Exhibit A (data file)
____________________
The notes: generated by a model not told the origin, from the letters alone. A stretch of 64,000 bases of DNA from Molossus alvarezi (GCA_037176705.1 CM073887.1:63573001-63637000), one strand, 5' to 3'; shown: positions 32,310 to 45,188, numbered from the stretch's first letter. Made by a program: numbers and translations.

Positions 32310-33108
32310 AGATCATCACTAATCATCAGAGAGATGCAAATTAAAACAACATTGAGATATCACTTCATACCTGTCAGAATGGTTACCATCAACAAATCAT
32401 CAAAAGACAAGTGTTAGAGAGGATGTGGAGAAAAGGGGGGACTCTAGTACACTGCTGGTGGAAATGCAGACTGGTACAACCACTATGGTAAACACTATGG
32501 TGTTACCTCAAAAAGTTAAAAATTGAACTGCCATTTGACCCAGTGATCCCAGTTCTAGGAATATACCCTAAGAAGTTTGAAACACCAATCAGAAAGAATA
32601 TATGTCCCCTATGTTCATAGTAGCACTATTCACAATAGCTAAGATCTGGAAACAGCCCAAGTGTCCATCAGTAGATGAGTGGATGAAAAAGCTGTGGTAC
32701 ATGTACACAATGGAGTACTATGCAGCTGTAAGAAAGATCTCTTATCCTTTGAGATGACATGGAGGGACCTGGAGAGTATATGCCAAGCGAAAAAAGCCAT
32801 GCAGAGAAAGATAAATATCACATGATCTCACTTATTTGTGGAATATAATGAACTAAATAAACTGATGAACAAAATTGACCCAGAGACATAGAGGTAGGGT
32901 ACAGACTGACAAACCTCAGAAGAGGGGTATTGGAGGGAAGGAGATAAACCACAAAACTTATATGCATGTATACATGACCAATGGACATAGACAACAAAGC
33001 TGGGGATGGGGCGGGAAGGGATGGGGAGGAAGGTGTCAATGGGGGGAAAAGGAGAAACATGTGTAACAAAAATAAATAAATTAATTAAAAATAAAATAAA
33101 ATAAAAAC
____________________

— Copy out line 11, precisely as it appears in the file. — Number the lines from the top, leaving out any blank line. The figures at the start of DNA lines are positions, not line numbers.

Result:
33101 ATAAAAAC